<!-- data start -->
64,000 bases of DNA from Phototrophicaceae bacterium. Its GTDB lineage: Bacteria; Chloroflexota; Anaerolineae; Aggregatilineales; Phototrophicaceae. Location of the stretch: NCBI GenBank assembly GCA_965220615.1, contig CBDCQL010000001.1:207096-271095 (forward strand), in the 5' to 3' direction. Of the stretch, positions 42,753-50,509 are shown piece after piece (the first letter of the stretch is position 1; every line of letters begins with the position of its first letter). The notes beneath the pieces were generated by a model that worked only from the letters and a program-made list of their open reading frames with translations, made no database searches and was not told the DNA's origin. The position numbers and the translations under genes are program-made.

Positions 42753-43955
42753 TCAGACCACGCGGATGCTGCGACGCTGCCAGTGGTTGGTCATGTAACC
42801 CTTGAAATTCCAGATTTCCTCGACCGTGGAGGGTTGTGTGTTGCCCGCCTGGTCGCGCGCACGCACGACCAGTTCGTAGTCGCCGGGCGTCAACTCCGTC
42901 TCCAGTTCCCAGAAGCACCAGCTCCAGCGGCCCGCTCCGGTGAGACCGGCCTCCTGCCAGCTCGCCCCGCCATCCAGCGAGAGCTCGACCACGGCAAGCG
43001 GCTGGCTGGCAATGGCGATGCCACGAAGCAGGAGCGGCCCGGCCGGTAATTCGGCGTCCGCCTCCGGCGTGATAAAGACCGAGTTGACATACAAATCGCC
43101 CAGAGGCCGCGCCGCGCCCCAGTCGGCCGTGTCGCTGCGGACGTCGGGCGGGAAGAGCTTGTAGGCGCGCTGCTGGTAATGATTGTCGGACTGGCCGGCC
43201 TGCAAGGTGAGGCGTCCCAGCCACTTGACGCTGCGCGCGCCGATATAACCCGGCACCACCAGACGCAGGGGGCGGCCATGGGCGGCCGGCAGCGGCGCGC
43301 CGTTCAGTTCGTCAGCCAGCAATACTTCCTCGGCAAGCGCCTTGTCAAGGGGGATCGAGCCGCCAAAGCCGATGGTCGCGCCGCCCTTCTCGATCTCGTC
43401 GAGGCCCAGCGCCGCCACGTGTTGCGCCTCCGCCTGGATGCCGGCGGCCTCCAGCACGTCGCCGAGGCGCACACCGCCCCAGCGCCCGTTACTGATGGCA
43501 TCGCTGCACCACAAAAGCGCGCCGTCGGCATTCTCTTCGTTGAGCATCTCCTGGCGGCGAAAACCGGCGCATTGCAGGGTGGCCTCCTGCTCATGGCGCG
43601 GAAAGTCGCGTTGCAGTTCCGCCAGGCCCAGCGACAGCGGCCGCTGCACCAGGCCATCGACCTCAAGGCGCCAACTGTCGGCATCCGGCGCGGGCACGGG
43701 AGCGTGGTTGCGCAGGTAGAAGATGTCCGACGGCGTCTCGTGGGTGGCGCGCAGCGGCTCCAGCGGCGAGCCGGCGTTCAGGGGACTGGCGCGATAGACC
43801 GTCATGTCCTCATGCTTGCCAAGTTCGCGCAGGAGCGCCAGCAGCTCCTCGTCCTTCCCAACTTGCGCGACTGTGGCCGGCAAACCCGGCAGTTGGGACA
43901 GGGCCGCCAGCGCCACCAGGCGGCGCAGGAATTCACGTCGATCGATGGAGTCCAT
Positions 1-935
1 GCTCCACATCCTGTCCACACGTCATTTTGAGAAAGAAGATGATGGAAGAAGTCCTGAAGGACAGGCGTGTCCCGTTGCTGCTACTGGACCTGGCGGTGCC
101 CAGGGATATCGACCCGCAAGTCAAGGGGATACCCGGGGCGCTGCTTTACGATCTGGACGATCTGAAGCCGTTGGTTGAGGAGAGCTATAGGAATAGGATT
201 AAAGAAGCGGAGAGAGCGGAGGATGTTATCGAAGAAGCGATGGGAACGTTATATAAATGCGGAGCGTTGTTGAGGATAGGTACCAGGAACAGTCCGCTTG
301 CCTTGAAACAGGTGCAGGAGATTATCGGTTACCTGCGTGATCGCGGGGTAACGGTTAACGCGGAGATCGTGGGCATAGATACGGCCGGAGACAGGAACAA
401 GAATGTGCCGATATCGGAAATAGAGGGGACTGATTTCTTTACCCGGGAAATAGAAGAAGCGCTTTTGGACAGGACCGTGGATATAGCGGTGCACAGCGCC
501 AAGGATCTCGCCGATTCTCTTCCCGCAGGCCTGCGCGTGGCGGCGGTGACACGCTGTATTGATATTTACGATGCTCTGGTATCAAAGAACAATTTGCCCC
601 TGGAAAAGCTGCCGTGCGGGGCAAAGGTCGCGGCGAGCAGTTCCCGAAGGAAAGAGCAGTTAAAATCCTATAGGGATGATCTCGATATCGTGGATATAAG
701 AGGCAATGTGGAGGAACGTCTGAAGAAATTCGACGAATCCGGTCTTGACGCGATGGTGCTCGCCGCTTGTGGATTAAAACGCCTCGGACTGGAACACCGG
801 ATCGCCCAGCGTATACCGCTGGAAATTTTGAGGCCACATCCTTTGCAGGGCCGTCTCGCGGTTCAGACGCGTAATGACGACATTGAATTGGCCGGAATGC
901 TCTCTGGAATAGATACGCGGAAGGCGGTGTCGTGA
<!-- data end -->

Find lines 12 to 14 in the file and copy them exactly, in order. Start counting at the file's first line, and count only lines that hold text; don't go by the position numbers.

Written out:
43601 GAAAGTCGCGTTGCAGTTCCGCCAGGCCCAGCGACAGCGGCCGCTGCACCAGGCCATCGACCTCAAGGCGCCAACTGTCGGCATCCGGCGCGGGCACGGG
43701 AGCGTGGTTGCGCAGGTAGAAGATGTCCGACGGCGTCTCGTGGGTGGCGCGCAGCGGCTCCAGCGGCGAGCCGGCGTTCAGGGGACTGGCGCGATAGACC
43801 GTCATGTCCTCATGCTTGCCAAGTTCGCGCAGGAGCGCCAGCAGCTCCTCGTCCTTCCCAACTTGCGCGACTGTGGCCGGCAAACCCGGCAGTTGGGACA